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August 08, 2020

Sixers' Ben Simmons will undergo surgery to remove loose body from left knee

After evaluation by Sixers medical staffers and several specialists, Ben Simmons will undergo surgery to remove what the team is calling a "loose body" in his left knee that resulted from the patella subluxation he suffered in Wednesday's win over the Washington Wizards.

Simmons will leave the NBA's bubble in order to have the procedure, a team spokesman told PhillyVoice on Saturday afternoon.

To translate the injury, loose bodies in the knee are typically pieces of bone or cartilage that are freely floating within the knee joint, the cause of which could be either an injury (the subluxation in Simmons' case, it appears) or wear and tear. Typically, there are two surgical options for dealing with loose bodies in the knee.

  1. Arthroscopy — The most common approach, and a minimally invasive option that would allow Simmons' surgeon to evaluate damage and deal with the issue.
  2. Arthrotomy — This is used in cases where there are larger and/or numerous loose bodies that need to be dealt with.

Info on the procedure and Simmons' outlook is hard to come by at this point. As of Saturday afternoon, the Sixers would not comment on whether Simmons would be available at any point during their potential playoff run, nor would they pin down a time and potential location for Simmons' procedure. Suffice it to say that the plan will be to move forward as if they won't have him available for the foreseeable future, while hoping a deep playoff run could help him get back in the mix.

The news of Simmons' injury was met with universal disappointment within the organization, a sentiment amplified when considering how hard Simmons had worked to return from a back injury that interrupted his season pre-COVID.

"I don’t know if anybody really understood what he did to get ready to play basketball again," Brett Brown said earlier this week. "He really invested time, he really was diligent through the whole pandemic about recovery and rehab and strength and conditioning and it’s monotonous, some of the smaller things he had to do to be able to get ready to go play NBA basketball again. And so, I feel like there’s certainly some disappointment...he’s a great teammate, and his teammates care about him."

The Sixers won their first game without Simmons on Friday night, a relatively unremarkable game against the Orlando Magic. Brett Brown's first move was to bring Al Horford back into the starting lineup, and the head coach has suggested he will lean more on the bigger frontcourt in Simmons' absence.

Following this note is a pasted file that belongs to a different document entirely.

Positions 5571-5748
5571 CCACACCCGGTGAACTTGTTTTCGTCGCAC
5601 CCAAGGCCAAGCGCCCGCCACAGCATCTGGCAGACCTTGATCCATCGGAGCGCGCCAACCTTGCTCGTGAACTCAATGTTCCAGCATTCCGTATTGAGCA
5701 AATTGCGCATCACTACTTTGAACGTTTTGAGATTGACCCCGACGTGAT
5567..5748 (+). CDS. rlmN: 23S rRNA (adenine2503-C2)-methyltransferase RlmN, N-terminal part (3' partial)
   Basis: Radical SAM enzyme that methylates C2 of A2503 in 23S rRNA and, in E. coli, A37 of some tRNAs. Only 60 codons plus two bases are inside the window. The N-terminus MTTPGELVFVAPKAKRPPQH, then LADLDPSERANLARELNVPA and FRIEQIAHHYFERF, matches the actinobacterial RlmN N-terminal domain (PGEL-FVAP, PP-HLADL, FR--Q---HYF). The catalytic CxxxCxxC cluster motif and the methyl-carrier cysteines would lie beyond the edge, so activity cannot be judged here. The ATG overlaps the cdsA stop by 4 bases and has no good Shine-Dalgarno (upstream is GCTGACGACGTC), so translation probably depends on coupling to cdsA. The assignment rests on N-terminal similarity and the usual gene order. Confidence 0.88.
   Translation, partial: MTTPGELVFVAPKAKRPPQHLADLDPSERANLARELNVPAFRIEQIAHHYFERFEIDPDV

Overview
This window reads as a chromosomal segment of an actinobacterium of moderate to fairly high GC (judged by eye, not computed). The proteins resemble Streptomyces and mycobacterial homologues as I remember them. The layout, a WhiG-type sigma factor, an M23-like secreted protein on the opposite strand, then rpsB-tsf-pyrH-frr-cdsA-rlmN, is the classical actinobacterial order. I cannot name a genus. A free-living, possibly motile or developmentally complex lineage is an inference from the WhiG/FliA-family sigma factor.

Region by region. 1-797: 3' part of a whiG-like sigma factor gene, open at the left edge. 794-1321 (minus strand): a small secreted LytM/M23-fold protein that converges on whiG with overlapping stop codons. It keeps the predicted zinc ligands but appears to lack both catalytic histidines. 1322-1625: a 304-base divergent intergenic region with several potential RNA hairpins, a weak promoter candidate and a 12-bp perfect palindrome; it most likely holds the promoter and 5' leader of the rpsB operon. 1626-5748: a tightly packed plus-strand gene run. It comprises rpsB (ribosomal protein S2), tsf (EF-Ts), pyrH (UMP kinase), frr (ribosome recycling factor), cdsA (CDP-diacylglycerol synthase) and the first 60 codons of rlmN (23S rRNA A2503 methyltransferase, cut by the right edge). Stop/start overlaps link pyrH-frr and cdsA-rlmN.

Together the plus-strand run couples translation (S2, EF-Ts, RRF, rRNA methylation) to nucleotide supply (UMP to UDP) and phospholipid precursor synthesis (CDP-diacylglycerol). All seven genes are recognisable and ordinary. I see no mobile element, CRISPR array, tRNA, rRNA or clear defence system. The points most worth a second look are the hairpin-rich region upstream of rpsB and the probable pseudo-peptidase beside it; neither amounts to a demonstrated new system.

If there’s a silver lining to be found here, Philadelphia now has the ability to play one cohesive identity around their tentpole star, Joel Embiid. The Sixers have won at a high rate from the moment Embiid and Simmons were paired together, but they have straddled two identities to do so: the slow-paced, halfcourt style that benefits Embiid, and the high-octane transition attack Simmons prefers. 

The team is undoubtedly better off with both players healthy and on the floor, but they have a rare opportunity to see how things work with the world built almost exclusively around Embiid. As you might expect, a whole lot more responsibility now rests at Joel Embiid's feet.

"I think there’s more responsibility on everybody but especially Joel," Brown said Thursday. "I feel like his rim protection, him being such a presence at the rim, looking to block shots, looking to defensive rebound, stuff in the paint, stuff at the rim as it relates to defense, I think it’s going to be even more required. We need him to go to even a higher level defensively."

"Offensively, he needs to get as many touches as we can get him."

There's only so much one man will be able to do, of course. Replacing a versatile, All-Star forward — one who checks the opposing team's best/biggest wings and serves as the team's creative hub — is a task that will be spread to the whole roster, rather than the job of one man. From new starter Shake Milton to Friday's breakout player Alec Burks, responsibility will have to be shared.

And the players in question recognize that.

"Ben is an incredible player, an incredible athlete," Shake Milton said Thursday. "He's like a freaking superhuman. So hopefully he's able to heal super fast and get back on the court because we need him." 

"We're going to just have to have a next-man-up mentality," Josh Richardson added. "Like we've had all year. Guys will pick up the slack, and when we get him back, he'll fit back in seamlessly."

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